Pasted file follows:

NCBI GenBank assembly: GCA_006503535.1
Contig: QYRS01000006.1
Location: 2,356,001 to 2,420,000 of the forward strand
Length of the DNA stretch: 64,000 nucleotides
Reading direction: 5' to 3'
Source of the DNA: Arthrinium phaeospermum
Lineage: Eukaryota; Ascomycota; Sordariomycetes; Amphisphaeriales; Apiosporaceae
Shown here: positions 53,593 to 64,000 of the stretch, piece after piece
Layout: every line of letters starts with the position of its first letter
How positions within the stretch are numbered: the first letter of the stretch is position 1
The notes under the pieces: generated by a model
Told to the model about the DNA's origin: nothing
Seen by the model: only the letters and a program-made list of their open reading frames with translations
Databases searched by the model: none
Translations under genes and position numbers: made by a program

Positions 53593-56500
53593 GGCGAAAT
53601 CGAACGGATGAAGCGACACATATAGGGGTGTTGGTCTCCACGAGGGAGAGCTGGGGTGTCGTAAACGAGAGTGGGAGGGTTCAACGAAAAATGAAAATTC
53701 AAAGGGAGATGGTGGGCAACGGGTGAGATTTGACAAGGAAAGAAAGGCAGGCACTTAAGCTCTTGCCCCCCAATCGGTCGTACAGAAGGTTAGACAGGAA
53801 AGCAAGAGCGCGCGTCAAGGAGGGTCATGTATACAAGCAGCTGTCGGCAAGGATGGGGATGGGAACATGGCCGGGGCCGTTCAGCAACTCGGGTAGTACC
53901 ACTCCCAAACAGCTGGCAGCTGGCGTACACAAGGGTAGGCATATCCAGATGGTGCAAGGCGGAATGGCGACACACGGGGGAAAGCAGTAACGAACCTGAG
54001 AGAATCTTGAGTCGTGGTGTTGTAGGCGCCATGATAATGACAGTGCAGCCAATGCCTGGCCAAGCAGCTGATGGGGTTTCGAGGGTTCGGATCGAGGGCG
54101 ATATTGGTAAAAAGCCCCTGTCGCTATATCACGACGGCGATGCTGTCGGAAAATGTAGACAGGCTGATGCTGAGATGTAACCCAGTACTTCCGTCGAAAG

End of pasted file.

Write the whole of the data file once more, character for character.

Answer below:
NCBI GenBank assembly: GCA_006503535.1
Contig: QYRS01000006.1
Location: 2,356,001 to 2,420,000 of the forward strand
Length of the DNA stretch: 64,000 nucleotides
Reading direction: 5' to 3'
Source of the DNA: Arthrinium phaeospermum
Lineage: Eukaryota; Ascomycota; Sordariomycetes; Amphisphaeriales; Apiosporaceae
Shown here: positions 53,593 to 64,000 of the stretch, piece after piece
Layout: every line of letters starts with the position of its first letter
How positions within the stretch are numbered: the first letter of the stretch is position 1
The notes under the pieces: generated by a model
Told to the model about the DNA's origin: nothing
Seen by the model: only the letters and a program-made list of their open reading frames with translations
Databases searched by the model: none
Translations under genes and position numbers: made by a program

Positions 53593-56500
53593 GGCGAAAT
53601 CGAACGGATGAAGCGACACATATAGGGGTGTTGGTCTCCACGAGGGAGAGCTGGGGTGTCGTAAACGAGAGTGGGAGGGTTCAACGAAAAATGAAAATTC
53701 AAAGGGAGATGGTGGGCAACGGGTGAGATTTGACAAGGAAAGAAAGGCAGGCACTTAAGCTCTTGCCCCCCAATCGGTCGTACAGAAGGTTAGACAGGAA
53801 AGCAAGAGCGCGCGTCAAGGAGGGTCATGTATACAAGCAGCTGTCGGCAAGGATGGGGATGGGAACATGGCCGGGGCCGTTCAGCAACTCGGGTAGTACC
53901 ACTCCCAAACAGCTGGCAGCTGGCGTACACAAGGGTAGGCATATCCAGATGGTGCAAGGCGGAATGGCGACACACGGGGGAAAGCAGTAACGAACCTGAG
54001 AGAATCTTGAGTCGTGGTGTTGTAGGCGCCATGATAATGACAGTGCAGCCAATGCCTGGCCAAGCAGCTGATGGGGTTTCGAGGGTTCGGATCGAGGGCG
54101 ATATTGGTAAAAAGCCCCTGTCGCTATATCACGACGGCGATGCTGTCGGAAAATGTAGACAGGCTGATGCTGAGATGTAACCCAGTACTTCCGTCGAAAG